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Public Statements

Representative Yarmuth Marks Equal Pay Day With Call To Close Wage Gap Between Women and Men

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Location: Washington, DC

Today, Congressman John Yarmuth (KY-3) marked Equal Pay Day by calling for more to be done to close the wage gap that still exists between women and men in America.

"While we have achieved progress since President Kennedy first brought the issue of equal pay to the forefront in 1963, it is obvious that we must do more," Yarmuth said on Equal Pay Day, which marks the anniversary of President Kennedy's Equal Pay Act. "Women still earn only 77 cents for every dollar of their male counterparts, resulting in an average loss of pay of $389,000 over the course of a woman's career.

"Fair pay is a basic right that improves our entire workforce, strengthens American families, and grows our economy," Yarmuth said.

Women are the breadwinners in a growing number of American households, and women's wages are increasingly essential to family income. In typical married households, women's incomes accounted for 36 percent of total family income in 2008, up from 29 percent in 1983. Since1963, the wage gap between women and men working full-time and year-round has narrowed by less than half a cent per year.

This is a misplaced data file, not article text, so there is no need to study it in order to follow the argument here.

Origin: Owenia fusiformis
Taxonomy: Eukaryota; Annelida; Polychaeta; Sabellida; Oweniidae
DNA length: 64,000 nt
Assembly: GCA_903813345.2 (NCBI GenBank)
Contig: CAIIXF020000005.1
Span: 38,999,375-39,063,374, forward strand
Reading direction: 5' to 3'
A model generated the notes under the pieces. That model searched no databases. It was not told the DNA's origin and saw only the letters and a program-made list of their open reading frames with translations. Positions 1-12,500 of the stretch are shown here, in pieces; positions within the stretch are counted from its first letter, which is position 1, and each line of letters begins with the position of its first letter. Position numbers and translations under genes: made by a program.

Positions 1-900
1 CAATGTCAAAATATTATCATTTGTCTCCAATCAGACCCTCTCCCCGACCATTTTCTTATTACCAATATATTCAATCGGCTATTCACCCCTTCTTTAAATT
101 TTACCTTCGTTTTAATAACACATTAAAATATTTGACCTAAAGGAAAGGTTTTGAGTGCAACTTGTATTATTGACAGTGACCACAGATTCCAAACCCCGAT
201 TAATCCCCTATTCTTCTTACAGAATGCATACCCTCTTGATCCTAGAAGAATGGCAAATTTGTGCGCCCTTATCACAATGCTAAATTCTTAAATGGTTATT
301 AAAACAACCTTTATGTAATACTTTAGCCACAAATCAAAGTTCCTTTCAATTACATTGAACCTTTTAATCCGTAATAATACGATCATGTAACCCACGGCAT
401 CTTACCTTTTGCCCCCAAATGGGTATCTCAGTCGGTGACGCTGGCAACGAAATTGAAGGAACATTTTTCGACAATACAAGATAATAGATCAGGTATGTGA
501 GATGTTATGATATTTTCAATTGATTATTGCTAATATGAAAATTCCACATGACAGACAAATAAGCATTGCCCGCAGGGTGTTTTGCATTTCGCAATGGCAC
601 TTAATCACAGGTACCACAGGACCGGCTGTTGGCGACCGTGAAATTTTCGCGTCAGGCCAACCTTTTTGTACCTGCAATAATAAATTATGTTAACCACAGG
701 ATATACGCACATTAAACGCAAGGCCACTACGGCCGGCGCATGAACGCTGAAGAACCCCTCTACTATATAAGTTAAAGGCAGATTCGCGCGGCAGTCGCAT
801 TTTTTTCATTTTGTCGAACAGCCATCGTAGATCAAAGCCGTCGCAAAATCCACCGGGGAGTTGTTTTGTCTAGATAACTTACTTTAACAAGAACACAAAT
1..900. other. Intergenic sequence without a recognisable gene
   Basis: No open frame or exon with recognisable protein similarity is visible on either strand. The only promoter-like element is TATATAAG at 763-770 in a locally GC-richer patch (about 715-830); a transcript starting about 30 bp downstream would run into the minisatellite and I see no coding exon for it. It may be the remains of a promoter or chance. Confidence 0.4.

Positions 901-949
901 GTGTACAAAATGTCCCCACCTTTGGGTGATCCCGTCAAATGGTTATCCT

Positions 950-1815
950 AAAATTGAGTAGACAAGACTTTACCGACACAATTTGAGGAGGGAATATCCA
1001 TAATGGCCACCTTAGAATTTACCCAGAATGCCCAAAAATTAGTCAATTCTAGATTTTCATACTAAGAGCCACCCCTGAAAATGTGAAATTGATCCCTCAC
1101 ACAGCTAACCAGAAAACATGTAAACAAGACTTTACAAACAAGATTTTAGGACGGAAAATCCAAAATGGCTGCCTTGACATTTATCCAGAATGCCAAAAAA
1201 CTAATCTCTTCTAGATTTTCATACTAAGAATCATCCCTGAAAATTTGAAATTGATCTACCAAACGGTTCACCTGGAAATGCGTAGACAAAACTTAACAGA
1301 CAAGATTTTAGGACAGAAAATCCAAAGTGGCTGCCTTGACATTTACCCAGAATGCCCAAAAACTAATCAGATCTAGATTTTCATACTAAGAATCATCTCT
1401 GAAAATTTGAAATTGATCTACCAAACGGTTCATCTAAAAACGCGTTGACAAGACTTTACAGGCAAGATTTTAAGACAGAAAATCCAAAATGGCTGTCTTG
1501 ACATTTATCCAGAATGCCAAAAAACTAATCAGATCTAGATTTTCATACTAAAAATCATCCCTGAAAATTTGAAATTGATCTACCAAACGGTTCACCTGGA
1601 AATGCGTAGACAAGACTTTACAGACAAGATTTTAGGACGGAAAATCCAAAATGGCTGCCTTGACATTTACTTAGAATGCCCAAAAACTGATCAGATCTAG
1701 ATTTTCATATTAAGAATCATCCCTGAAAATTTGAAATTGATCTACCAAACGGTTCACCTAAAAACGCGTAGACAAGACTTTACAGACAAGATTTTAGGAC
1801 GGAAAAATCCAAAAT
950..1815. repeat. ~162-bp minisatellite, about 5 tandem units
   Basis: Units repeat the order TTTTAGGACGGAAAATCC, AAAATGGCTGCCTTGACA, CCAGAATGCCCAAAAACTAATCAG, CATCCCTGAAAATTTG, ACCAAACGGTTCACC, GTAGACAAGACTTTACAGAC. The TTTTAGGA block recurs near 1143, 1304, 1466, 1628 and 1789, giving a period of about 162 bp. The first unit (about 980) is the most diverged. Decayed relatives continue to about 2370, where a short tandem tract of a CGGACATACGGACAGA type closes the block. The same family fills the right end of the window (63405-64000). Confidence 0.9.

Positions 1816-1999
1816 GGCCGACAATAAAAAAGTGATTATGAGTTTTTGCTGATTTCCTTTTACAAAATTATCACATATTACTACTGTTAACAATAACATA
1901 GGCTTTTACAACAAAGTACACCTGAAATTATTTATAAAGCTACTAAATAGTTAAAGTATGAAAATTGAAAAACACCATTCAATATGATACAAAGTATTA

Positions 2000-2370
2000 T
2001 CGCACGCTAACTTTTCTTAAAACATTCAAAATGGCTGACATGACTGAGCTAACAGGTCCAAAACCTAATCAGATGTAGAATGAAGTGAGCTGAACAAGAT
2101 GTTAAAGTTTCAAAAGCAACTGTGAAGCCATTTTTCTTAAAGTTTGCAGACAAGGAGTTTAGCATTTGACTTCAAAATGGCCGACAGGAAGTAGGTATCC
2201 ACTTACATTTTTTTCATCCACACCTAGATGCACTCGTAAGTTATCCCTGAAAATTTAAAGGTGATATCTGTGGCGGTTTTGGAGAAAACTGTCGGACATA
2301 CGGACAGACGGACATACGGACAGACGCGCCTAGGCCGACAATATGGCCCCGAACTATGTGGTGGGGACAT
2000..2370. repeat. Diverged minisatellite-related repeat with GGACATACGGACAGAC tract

Achieving equal pay for women has been a top priority for Yarmuth and Congressional Democrats. In January 2009, the Democratic-led 111th Congress passed the Lilly Ledbetter Fair Pay Act, which became the first bill President Obama signed into law.

The law, which Yarmuth cosponsored, makes it easier for women to recover wages lost to discrimination by extending the time in which a worker can file a claim. The legislation also sent a clear signal that those who discriminate in the workplace will be held accountable.

Yarmuth is also an original cosponsor of the Paycheck Fairness Act (H.R. 1519), which would increase penalties for employers who discriminate against women in wages. The legislation is currently stalled in the Republican-led House.

Republican leadership continues to target programs that benefit working families. They are pursuing dramatic cuts to education and job-training programs, which remove barriers many women face in the workplace. And they have sought cuts to childcare programs and early education programs, on which many parents who are part of the workforce depend.

"Women already face a pay gap in the workplace," Yarmuth said. "Instead of helping to close that gap, Republican leadership is trying to cut nearly every federal program that helps women gain equality in the workplace."


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